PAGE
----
By John Addyman email@example.com
I hear all these concerns about artificial intelligence.
Here’s some advice: ignore it all.
What you do have to worry about is your kids — and especially your grandkids.
If you think you’re keeping up with the latest stuff technologically speaking — forget it. Your kids and grandkids are ahead of you — way ahead — and their lead is widening.
Artificial intelligence isn’t going to change America. Our kids will. They’re doing it now and we don’t notice.
This February, I continued a pattern I’ve developed in my life: I did something entirely stupid. I went back into teaching. Worse yet, I went back into teaching math to middle school kids, fifth through eighth grade.
Now let’s establish a fact: I am old. My youngest daughter confirms that every time my birthday comes around.
“You’re older than dirt, dad,” she says, with conviction, like she’s informing of something new that I haven’t thought about before.
“Dirt,” she emphasizes.
I took that with a grain of salt until I got back in the classroom. Now I have been bathed in comeuppance.
My students want me to send them their homework electronically in Google docs.
“What’s a Google doc?” I ask. What happened to homework written on paper?
“You send us a Google doc and we do the homework and send it back to you and you grade it and send it back to us,” my kids explain.
“What?” I asked.
I gave them a project to do. If you teach math every day, I have discovered that sooner or later bubbles come out the ears of students. So I gave them a project. All math and no play makes a room full of dweebs.
“Do you want us to do a presentation?” my students asked after I gave them the project assignment.
“OK,” I agree.
“Do you want us to make a video?” they ask.
“Is this a Google doc thing again?” I ask.
“We can do that,” they agree, “but we can also post it to YouTube.”
“Sure,” they say. “Even you can access it.”
One of my students, Jack, suggests that when I teach math every day and don’t do some different things, students will react in certain undesirable ways.
“The bubbles?” I ask.
“All over the room,” he promises.
He suggests I invent some math games. He tells me several websites that will help me do this. He explains all this to me in terms I do not understand. He says he will help me. He is 11 years old. I am, well…you know about the dirt thing.
When I was a corporate citizen and part of a software company, we had the latest technological stuff. We had people who would come to your office, sit with you at your desk, and teach you the latest changes. We were first adopters to new technology. I had a laptop before many people did. When I opened it up at a coffee shop, I was normally the only one so equipped. We all know times have changed.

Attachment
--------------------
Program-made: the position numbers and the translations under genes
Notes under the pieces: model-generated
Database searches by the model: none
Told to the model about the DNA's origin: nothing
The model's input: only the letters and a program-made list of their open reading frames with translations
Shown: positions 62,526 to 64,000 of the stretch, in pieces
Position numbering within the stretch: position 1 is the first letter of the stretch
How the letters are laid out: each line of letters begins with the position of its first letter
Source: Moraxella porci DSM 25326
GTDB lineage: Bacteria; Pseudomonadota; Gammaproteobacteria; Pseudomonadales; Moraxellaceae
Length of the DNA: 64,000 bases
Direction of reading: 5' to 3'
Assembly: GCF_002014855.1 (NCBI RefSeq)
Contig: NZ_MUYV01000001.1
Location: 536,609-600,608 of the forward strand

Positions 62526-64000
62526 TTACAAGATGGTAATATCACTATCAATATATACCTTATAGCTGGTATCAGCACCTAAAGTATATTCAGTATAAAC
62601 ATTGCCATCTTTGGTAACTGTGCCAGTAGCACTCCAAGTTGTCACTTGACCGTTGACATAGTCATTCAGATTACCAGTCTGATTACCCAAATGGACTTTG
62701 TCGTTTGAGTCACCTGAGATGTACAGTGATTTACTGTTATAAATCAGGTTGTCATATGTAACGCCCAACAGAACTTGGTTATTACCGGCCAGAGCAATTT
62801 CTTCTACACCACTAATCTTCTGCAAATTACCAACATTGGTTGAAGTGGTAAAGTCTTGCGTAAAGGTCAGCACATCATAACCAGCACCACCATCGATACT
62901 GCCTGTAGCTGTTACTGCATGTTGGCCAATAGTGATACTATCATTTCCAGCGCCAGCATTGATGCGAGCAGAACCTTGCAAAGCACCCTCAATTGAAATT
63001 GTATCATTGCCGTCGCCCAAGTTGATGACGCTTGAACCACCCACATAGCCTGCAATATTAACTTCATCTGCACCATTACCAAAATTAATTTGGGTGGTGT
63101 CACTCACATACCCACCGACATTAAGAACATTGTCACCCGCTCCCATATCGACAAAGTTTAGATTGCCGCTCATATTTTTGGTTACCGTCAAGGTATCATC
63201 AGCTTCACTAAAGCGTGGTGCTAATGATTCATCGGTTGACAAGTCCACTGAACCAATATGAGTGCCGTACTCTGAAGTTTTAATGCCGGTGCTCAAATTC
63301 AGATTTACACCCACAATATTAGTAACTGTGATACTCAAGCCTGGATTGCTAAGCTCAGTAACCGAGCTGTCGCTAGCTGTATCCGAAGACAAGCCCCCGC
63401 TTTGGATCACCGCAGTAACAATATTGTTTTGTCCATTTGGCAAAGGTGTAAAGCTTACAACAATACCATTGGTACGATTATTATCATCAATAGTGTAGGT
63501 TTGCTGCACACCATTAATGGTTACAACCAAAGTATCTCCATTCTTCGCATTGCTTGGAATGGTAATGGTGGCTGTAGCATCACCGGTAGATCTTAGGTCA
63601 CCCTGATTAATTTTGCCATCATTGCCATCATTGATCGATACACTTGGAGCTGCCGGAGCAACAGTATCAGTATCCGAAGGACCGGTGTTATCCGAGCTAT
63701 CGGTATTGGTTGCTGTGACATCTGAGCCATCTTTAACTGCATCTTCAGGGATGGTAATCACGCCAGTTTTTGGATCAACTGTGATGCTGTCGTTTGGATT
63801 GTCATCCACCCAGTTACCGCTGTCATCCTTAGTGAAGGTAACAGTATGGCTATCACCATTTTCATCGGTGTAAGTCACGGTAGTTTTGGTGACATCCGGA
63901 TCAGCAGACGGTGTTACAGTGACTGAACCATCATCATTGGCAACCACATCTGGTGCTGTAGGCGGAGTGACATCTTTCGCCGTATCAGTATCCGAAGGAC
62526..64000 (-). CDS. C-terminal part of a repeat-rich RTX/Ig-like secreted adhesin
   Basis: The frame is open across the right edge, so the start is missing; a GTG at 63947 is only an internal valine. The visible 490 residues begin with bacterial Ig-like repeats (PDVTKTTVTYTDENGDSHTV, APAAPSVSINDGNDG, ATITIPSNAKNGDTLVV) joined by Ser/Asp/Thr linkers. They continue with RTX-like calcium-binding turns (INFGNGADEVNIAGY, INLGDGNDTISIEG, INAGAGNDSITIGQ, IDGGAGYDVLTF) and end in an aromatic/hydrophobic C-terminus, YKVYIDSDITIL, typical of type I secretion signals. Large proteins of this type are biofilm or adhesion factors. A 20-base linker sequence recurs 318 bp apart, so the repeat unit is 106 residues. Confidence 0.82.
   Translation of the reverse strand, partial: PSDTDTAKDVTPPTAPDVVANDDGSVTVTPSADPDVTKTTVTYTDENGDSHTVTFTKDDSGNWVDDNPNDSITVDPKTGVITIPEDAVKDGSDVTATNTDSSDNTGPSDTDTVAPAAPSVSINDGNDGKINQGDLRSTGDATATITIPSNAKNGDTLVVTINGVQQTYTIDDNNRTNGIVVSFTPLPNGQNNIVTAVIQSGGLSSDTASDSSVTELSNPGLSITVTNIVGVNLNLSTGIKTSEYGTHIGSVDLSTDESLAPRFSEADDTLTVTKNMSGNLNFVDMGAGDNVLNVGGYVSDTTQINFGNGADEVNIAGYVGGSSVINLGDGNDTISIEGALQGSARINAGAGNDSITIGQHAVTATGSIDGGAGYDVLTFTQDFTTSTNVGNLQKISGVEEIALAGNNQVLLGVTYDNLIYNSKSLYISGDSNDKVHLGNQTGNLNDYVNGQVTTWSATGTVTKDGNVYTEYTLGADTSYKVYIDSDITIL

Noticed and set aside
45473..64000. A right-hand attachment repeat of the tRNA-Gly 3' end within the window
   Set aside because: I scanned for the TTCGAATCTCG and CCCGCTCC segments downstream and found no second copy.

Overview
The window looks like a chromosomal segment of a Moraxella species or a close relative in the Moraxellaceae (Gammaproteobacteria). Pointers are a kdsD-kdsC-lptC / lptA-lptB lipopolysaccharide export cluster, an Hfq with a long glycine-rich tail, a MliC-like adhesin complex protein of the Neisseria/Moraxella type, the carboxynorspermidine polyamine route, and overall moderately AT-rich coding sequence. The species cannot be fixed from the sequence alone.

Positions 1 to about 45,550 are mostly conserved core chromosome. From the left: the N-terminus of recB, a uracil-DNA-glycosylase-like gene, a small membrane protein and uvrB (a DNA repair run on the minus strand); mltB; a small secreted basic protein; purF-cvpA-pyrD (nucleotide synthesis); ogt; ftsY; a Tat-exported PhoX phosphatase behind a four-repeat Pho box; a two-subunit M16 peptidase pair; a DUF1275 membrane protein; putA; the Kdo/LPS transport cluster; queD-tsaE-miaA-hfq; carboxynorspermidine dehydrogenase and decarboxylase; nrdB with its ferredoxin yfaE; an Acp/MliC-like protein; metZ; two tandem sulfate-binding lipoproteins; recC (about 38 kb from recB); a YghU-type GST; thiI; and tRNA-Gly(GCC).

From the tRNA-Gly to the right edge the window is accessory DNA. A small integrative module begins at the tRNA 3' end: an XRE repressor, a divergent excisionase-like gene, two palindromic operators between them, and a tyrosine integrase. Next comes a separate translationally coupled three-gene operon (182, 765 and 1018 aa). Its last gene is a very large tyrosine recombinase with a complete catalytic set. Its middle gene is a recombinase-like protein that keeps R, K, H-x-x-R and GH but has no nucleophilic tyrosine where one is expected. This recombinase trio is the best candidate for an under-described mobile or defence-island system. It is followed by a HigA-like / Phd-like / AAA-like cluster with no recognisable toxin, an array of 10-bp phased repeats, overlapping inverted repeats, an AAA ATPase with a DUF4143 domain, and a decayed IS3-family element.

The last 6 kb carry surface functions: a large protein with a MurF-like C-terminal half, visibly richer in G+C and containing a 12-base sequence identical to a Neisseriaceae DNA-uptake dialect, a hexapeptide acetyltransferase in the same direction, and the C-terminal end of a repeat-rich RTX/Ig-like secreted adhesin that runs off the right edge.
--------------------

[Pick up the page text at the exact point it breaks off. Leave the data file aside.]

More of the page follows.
In retirement, I lost all those knowledge-transfer aspects and had to do a lot of new learning on my own. But the pace of that learning has slowed down. My brain can still run at the same speed, but the opportunities are fewer.
My students have the opportunity and the will to learn so much more and do it rapidly. They talk about chat rooms they’re in. When I hear about some of the things being discussed, my guess is that parents don’t know a thing about those chat rooms. The Chromebooks they take home are powerful little computers that allow them to see a class from home, to research things on the web and have access to pieces of information in nanoseconds that used to take me several hours to find in a library.
Kids are hurtling forward in acquiring information and doing tasks and forming opinions at a speed most adults can’t fathom. There is a subculture of this information-gathering and sharing that is striking to me because its members are so young. The pandemic, which put those Chromebooks in the hands of kids, may turn out to be the trigger points for an information and technological wave that most of us won’t appreciate until it’s too late and we realize a generation of our making has left us in the dust.
For me, I have plans this summer to become immersed in Google docs and all that stuff, to once again become reasonably computer-proficient and to get ready to run with my kids in the fall when we come back to school.
But by then, they will all have learned so much more. It’s going to be a challenge for all of us. I’ll keep shrugging that dirt off me.